For the longest time, Filipino students never knew what was it was like to be in “middle school”, and “senior high school” was a term coined for students in their fourth and final year of secondary education. Now, the high school millennials and all previous generations have known became divided into two: junior high school (a.k.a. middle school), and senior high school.
With two more years added to the 10-year basic education system, we couldn’t help but wonder what changes it would bring. Was the program even necessary, in the first place, if the educated youth managed to land high-paying jobs without going through senior high school (SHS)? That was long debated by Filipinos until the program’s implementation finally occurred in 2012. Nearly ten years later, let’s see what has changed.
1. The Education System Became More Competitive
One of the reasons K-12 was implemented was the weakness of the 10-year basic education system. Global education demands 12 years, so obviously, the Philippines fell behind standards. Filipino students who wanted to attend college abroad were often turned down because they lacked two more years of high school. As such, they either settled for a local college or took the General Educational Development (GED) Program to pass the qualifications abroad.
However, though the GED was considered equivalent to a high school document, it was still inferior compared to an actual SHS diploma. Hence, international employers may not regard it highly.
Now that many young Filipinos have already graduated from SHS, we can expect greater college or career opportunities for them. Their knowledge is already at par with other Asian countries, most notably Japan and Korea.
2. Fresh Graduates May Now Skip College
In the U.S., college is optional, a situation we could only dream about before. Now that we have a K-12 system, SHS graduates can also choose to skip college. After all, they’re already eligible to join the workforce, thanks to the electives offered in SHS. These electives include technical and vocational courses, sports and arts, and more.
3. Real World Lessons are Taught
In the 10-year education system, the most real-world lessons we got were values education and home economics. Now, junior and senior high school students can learn real-world lessons beyond values and life skills. According to the Department of Education’s (DepEd) website, the learning strands in the K-12 program include life and career skills, digital literature, and understanding the self and society. These subjects were something we used to learn only in college, or when we start working.
4. Online Classes are More Challenging but Empowering
Can you imagine what it would’ve been like if we had online classes with the 10-year system? Probably repetitive, so we wouldn’t be engaged as much. But because of the improved curriculum, online classes, especially for SHS students, became more challenging but empowering. In AMA’s K-12 online classes, for example, technical-vocational courses can be included in the program, as well as accountancy, business, and management; humanities and social sciences; STEM subjects; and the general academic strand. These incredible courses make senior high school almost like college, and students today are lucky they can learn all that even with a pandemic.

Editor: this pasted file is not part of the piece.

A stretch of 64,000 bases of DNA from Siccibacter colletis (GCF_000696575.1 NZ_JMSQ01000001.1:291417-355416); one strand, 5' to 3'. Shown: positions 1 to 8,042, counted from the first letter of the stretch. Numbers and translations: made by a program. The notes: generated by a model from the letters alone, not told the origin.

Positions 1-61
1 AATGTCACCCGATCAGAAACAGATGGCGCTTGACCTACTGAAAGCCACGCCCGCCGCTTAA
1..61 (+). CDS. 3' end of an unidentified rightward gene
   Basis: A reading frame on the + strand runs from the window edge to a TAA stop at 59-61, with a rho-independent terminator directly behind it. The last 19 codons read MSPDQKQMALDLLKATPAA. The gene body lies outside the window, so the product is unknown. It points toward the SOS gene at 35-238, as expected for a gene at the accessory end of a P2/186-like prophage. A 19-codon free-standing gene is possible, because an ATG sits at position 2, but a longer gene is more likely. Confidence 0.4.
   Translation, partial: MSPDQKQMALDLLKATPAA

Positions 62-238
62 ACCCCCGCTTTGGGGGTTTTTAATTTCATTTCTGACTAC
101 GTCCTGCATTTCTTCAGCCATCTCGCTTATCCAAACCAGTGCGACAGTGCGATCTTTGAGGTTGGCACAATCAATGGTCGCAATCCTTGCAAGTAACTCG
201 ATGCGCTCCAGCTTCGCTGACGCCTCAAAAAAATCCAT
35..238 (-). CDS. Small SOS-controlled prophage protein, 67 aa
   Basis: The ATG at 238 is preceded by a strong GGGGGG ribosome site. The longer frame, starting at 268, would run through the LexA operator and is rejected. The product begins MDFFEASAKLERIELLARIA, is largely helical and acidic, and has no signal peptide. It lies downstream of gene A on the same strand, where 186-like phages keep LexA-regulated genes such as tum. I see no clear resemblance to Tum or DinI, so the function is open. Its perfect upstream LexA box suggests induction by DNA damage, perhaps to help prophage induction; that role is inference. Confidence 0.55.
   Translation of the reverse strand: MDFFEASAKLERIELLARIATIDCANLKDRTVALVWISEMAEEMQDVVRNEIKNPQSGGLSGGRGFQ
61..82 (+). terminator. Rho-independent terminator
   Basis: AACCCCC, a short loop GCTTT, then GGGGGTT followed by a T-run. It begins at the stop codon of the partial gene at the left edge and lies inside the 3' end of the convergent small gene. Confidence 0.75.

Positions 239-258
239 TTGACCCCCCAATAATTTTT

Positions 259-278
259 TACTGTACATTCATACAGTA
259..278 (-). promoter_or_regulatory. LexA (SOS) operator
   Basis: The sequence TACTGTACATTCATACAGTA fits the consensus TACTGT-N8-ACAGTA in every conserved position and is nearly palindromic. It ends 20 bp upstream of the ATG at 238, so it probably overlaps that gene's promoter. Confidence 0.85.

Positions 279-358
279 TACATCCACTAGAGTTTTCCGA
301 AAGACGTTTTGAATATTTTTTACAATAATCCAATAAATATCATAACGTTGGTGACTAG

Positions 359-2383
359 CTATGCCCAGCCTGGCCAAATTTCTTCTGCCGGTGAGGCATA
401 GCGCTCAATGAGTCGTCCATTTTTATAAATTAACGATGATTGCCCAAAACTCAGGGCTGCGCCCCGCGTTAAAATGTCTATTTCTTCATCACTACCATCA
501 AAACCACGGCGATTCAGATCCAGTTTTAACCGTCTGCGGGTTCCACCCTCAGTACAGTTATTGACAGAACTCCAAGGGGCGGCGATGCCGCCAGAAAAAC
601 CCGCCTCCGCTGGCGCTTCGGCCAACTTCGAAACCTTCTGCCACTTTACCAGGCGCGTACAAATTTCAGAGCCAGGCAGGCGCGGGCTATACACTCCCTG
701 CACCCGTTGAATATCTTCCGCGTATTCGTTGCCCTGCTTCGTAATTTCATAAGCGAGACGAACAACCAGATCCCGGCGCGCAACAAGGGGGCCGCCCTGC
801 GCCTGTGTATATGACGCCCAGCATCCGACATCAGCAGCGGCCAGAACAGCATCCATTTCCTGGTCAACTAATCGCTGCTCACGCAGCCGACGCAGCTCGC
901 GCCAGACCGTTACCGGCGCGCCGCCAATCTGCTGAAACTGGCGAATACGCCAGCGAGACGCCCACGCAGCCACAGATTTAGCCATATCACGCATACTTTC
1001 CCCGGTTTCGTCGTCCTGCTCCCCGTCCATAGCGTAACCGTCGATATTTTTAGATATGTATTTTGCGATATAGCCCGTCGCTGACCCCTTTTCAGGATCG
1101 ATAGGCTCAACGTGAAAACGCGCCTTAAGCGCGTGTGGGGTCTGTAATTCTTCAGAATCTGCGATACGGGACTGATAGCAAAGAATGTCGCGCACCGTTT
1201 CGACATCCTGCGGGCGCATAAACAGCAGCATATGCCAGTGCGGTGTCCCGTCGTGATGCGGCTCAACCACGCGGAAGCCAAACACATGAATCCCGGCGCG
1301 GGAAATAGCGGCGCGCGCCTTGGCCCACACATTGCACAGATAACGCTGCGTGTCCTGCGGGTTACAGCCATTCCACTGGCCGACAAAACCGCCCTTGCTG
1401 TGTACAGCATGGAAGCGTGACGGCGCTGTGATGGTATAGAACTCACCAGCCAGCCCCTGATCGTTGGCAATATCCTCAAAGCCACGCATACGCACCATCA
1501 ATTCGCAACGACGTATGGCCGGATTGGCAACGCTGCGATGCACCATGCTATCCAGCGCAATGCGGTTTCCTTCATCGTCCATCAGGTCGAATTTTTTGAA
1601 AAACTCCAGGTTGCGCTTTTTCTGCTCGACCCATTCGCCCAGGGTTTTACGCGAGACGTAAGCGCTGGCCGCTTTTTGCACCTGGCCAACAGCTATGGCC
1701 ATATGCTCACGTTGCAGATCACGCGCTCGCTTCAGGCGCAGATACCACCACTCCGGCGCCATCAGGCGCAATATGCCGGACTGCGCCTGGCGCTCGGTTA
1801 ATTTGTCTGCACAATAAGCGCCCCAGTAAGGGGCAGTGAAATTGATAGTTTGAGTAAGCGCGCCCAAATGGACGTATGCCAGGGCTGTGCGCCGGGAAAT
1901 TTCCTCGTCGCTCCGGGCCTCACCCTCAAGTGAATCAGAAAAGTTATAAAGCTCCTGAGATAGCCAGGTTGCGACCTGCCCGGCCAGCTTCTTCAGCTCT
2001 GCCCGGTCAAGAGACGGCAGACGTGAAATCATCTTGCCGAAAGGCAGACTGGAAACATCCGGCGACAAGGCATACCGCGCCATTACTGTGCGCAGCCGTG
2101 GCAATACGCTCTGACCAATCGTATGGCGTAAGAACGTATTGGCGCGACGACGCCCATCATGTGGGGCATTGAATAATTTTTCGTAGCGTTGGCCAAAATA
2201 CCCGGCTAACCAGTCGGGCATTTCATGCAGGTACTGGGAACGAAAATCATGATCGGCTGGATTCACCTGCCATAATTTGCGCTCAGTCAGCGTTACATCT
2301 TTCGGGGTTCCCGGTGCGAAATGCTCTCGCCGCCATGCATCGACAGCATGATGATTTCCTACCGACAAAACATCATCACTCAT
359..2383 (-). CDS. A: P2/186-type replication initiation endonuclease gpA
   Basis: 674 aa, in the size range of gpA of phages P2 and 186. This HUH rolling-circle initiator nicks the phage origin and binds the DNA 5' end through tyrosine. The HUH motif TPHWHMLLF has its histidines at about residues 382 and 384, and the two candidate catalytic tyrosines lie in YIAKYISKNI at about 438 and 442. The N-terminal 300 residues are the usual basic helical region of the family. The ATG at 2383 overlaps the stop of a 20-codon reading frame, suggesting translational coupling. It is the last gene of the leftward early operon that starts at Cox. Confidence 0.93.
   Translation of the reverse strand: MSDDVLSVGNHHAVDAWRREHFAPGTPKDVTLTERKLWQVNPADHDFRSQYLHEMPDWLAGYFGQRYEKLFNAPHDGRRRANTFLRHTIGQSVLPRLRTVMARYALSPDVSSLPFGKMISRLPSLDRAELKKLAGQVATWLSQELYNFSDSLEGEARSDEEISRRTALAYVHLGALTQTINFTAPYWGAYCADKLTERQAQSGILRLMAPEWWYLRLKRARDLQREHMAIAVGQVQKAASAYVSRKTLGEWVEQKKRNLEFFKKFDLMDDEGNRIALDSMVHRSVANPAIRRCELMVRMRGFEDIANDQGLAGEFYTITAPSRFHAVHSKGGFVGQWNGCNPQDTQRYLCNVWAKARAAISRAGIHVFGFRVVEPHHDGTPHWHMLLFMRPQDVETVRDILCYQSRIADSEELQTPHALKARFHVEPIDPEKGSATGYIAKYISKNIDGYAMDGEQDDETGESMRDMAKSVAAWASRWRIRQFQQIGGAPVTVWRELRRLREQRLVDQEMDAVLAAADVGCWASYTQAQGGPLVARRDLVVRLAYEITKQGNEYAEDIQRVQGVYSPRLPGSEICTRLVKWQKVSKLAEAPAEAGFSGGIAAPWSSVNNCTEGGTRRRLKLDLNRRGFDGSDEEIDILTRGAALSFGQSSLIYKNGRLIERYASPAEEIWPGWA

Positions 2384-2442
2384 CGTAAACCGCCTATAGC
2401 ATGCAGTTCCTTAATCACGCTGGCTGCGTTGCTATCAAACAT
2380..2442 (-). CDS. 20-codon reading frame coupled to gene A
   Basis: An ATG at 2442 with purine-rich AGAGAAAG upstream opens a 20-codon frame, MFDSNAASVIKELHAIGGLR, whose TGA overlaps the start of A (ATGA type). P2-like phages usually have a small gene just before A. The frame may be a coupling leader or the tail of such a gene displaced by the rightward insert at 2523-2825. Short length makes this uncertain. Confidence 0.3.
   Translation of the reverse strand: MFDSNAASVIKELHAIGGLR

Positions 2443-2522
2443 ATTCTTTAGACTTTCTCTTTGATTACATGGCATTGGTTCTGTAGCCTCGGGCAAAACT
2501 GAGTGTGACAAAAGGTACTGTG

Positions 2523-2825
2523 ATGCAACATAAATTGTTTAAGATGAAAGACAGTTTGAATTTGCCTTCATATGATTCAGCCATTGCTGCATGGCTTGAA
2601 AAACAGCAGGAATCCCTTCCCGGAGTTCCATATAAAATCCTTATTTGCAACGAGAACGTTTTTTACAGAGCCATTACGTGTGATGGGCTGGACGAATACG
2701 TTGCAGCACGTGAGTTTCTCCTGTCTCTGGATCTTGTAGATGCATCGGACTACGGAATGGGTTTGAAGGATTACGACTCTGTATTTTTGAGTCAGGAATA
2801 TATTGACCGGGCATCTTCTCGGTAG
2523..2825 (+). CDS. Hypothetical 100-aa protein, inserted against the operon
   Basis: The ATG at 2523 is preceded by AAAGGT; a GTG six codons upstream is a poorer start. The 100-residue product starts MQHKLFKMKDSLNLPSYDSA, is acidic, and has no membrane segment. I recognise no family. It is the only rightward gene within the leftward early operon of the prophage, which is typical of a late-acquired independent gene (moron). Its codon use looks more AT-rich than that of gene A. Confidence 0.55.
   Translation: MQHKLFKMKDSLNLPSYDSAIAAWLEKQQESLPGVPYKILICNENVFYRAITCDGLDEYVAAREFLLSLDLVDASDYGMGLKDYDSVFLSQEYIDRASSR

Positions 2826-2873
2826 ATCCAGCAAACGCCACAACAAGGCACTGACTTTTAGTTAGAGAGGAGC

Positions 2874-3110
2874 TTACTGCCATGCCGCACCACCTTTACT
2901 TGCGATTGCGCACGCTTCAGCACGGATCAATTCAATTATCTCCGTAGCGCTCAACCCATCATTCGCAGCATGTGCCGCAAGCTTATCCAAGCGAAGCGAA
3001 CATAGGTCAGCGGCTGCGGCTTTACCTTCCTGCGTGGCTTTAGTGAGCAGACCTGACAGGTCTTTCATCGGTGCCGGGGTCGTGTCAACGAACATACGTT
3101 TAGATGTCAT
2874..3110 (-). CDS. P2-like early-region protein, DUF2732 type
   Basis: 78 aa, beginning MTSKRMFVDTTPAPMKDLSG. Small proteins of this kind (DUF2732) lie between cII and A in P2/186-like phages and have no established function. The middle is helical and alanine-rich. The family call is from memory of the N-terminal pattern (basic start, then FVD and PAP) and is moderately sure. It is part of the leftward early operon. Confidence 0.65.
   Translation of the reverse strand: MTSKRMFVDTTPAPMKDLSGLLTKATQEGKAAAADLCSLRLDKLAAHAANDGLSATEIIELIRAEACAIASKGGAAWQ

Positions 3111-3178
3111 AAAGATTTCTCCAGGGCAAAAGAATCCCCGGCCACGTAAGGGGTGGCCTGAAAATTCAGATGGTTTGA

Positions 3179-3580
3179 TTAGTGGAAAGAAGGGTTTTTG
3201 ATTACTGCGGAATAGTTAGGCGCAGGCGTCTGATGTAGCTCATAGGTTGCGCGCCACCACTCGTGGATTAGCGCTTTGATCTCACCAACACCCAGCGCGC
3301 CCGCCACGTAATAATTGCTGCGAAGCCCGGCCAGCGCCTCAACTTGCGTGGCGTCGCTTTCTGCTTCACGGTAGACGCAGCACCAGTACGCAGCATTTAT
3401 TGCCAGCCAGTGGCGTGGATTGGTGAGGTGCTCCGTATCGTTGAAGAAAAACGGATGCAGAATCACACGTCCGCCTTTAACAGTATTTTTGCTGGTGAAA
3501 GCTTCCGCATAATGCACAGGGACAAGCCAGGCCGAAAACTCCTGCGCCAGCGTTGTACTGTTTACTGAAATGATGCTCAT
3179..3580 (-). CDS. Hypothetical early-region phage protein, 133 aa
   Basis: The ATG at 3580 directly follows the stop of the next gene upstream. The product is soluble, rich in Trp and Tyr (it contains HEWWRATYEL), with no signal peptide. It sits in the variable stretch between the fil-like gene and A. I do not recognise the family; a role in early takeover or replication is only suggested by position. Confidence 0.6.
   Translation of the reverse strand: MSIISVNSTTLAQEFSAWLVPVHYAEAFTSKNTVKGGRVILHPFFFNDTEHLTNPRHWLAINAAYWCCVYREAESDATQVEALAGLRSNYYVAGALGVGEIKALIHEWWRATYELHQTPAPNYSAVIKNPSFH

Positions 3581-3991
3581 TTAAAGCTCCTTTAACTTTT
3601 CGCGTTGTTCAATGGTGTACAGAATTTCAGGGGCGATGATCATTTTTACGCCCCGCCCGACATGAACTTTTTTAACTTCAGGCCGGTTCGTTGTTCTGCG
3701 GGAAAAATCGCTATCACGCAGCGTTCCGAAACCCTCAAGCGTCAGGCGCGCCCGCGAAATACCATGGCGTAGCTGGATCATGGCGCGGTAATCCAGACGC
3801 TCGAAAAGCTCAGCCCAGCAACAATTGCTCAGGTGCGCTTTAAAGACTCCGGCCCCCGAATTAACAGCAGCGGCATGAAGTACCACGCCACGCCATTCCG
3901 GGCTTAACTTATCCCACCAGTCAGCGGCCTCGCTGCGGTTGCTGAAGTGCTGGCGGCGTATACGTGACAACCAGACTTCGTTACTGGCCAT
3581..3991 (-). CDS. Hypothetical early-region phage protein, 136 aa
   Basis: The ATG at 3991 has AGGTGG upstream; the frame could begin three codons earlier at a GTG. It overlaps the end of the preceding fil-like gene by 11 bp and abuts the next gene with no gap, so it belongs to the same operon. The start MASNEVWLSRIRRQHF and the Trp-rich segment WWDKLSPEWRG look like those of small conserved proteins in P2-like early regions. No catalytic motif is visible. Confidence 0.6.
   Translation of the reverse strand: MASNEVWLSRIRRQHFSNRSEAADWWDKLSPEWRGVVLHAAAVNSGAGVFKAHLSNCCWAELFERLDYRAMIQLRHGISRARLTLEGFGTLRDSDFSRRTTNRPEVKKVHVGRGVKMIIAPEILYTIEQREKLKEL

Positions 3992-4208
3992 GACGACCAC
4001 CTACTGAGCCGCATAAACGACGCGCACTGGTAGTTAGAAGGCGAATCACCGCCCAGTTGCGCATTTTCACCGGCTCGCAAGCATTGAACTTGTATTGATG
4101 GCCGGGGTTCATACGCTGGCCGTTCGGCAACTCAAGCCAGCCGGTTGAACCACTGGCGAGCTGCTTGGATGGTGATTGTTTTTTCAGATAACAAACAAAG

Where’s Financial Literacy?
That’s still a big question despite all the improvements the Philippine education system has seen. Until now, financial literacy isn’t taught in many schools, even in college. For that reason, Filipinos make an appealing target to investment scammers, who manage to draw out millions of pesos from unsuspecting victims before running away. To stop this from happening again, DepEd and the Bangko Sentral ng Pilipinas (BSP) pushed for financial literacy to be taught in schools.
However, just because the subject isn’t included in curricula yet doesn’t mean Filipino students can’t learn about it. Financial literacy can start at home, and in children as young as seven years old.
Parents can start by teaching their kids how to manage their allowance. Better yet, make their kids earn their allowance through work. For example, the kids must finish their chores before getting their money. Drawing the mental connection between income and personal effort can make kids understand that there’s no such thing as “easy money”.
When the kids are older, the parents can encourage them to contribute to purchases, or engage in part-time, legitimate gigs. Starting an online business is a good example of the latter. With the pandemic still affecting many jobs, people are more secure with a business, regardless of their age.
The Philippine education system may still have a lot of work to do to reach the level of first-world countries, but we’re definitely getting there. Indeed, today’s kids are lucky, so they must get the most out of their education, and prove that being from a developing country doesn’t affect their competency and skillfulness.